Red-backed Shrikes were never particularly common in Kent, even in the last century when they bred in most counties in southern Britain. The national decline during the second half of the 19th and then through the 20th century was largely caused by the later colder springs the country experienced during this period. The final demise as a breeding bird was thanks to egg collectors, who valued collecting the beautiful eggs far above the conservation of the species.Unfortunately they are still active, albeit illegally in the country. The last breeding pair in England were on the Norfolk/Suffolk border in 1989 and despite a huge effort they repeatedly fell prey to the egg collectors. The birds we get are on migration and are breeders from northern Europe, most likely in Scandinavia. A few appear on the east coast, from Shetland to Kent, when they are on the move. They often sit around on the sheltered side of a bush, making occasional forays to catch a large insect or very occasionally a small mammal or bird. The old name of "Butcher-bird" relates to their habit of storing their pray in a larder by hanging items on thorns, or in modern times, barbed wire. Usually they stand out as a pale bird sitting in the bush.Although this one didn't allow very close approach, I did manage to get a picture that is just about recognisable.
Friday, 21 September 2007
Butcher Bird and Swallow Family Life
Just as I was packing my camera ready to go to the monument my phone rang and Jack Chantler uttered the magic words "Red-backed Shrike in the paddock". Although they are not particularly rare they are always a welcome addition to the Bockhill year list.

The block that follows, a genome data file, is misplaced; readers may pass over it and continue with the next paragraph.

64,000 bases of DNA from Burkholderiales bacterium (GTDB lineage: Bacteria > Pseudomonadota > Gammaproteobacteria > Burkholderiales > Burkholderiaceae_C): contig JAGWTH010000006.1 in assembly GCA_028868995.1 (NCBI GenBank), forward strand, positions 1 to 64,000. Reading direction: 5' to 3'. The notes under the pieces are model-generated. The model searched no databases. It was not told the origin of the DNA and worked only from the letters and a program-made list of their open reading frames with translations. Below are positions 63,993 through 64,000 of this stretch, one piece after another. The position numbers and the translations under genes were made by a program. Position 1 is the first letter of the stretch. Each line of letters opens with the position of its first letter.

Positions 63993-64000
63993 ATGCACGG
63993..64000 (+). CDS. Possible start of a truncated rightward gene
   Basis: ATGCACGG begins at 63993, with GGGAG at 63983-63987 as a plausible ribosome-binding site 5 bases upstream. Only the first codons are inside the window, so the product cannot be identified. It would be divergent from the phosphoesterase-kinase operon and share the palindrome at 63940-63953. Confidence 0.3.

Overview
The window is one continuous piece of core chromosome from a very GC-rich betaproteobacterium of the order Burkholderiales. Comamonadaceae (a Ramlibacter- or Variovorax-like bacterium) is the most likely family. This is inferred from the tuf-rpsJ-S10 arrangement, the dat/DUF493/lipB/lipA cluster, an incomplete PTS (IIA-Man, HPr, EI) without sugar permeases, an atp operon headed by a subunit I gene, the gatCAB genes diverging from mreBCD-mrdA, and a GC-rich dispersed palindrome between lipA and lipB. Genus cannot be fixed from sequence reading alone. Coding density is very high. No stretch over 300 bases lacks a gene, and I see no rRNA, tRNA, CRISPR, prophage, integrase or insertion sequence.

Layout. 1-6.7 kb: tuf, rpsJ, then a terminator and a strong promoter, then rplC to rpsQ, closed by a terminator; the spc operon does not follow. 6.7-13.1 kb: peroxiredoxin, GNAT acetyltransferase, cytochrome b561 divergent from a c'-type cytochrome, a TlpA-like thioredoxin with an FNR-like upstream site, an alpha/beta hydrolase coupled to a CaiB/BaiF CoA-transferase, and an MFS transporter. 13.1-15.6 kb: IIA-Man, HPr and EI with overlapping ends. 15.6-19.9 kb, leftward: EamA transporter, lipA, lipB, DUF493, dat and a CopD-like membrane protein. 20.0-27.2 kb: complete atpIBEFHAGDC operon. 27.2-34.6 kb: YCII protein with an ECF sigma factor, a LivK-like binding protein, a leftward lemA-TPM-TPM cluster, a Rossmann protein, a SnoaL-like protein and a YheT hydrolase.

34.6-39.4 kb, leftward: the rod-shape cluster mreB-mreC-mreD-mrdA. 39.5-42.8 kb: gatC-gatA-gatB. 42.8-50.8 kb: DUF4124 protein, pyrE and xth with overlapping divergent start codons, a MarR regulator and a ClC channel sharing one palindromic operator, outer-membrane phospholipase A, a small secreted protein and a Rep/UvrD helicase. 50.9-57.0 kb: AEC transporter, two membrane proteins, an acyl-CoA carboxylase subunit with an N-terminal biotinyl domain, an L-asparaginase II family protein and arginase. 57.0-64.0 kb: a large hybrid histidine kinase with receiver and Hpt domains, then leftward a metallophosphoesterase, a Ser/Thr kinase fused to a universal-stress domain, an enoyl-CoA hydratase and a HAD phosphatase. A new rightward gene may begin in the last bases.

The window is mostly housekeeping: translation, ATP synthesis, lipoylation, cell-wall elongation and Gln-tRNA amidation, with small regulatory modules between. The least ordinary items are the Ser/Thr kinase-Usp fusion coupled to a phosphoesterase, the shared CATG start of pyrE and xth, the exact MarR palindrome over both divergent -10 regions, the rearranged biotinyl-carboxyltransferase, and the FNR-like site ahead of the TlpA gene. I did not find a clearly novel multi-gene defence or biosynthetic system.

We ventured down to the bay to do a bit of "sea-watching" and in the main that's what it was, with a good Sandwich Terns, a few Commic (Common or Arctic) Tern and Gannets passing, but nothing to get excited about again. As I was about to leave I saw this family of Swallows, four youngsters, waiting to be fed by the two adults feeding over the lawn next to the "Boat House".
Most of the time the four youngsters sat contentedly waiting for one of the adults to bring them food.
Occasionally one of the juveniles would fly of and intercept an adult, ensuring that it got that particular beakful. I wondered if this was the family from the adults I watched collecting mud in the car park on July 27th. Incubation is normally about 16days, from the date the last egg is laid and then fledging is a further 19 days or so. It just about works out if these birds have been out of the nest for a few days, which seems likely. It's good to know that the car park fiasco contributed to a successful clutch of Swallows!